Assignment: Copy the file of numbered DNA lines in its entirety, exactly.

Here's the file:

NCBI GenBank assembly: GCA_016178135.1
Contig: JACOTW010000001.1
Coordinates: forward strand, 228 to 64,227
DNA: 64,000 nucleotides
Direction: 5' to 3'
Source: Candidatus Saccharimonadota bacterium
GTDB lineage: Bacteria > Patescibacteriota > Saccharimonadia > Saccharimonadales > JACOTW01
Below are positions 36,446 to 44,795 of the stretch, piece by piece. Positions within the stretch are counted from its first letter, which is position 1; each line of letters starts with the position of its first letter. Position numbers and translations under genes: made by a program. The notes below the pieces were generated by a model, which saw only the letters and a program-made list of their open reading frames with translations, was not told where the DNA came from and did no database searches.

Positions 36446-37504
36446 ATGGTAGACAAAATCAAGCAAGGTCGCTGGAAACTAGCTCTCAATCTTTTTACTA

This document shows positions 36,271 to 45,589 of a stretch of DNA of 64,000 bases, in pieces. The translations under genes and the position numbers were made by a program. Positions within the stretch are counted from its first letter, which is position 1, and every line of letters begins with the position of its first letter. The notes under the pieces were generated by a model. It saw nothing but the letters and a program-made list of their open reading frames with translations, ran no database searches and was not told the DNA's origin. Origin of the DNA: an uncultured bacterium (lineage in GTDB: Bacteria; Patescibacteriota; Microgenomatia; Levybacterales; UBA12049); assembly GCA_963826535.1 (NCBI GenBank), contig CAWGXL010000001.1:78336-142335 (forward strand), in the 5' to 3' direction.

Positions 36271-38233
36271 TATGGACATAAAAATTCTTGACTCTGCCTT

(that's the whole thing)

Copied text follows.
NCBI GenBank assembly: GCA_016178135.1
Contig: JACOTW010000001.1
Coordinates: forward strand, 228 to 64,227
DNA: 64,000 nucleotides
Direction: 5' to 3'
Source: Candidatus Saccharimonadota bacterium
GTDB lineage: Bacteria > Patescibacteriota > Saccharimonadia > Saccharimonadales > JACOTW01
Below are positions 36,446 to 44,795 of the stretch, piece by piece. Positions within the stretch are counted from its first letter, which is position 1; each line of letters starts with the position of its first letter. Position numbers and translations under genes: made by a program. The notes below the pieces were generated by a model, which saw only the letters and a program-made list of their open reading frames with translations, was not told where the DNA came from and did no database searches.

Positions 36446-37504
36446 ATGGTAGACAAAATCAAGCAAGGTCGCTGGAAACTAGCTCTCAATCTTTTTACTA

This document shows positions 36,271 to 45,589 of a stretch of DNA of 64,000 bases, in pieces. The translations under genes and the position numbers were made by a program. Positions within the stretch are counted from its first letter, which is position 1, and every line of letters begins with the position of its first letter. The notes under the pieces were generated by a model. It saw nothing but the letters and a program-made list of their open reading frames with translations, ran no database searches and was not told the DNA's origin. Origin of the DNA: an uncultured bacterium (lineage in GTDB: Bacteria; Patescibacteriota; Microgenomatia; Levybacterales; UBA12049); assembly GCA_963826535.1 (NCBI GenBank), contig CAWGXL010000001.1:78336-142335 (forward strand), in the 5' to 3' direction.

Positions 36271-38233
36271 TATGGACATAAAAATTCTTGACTCTGCCTT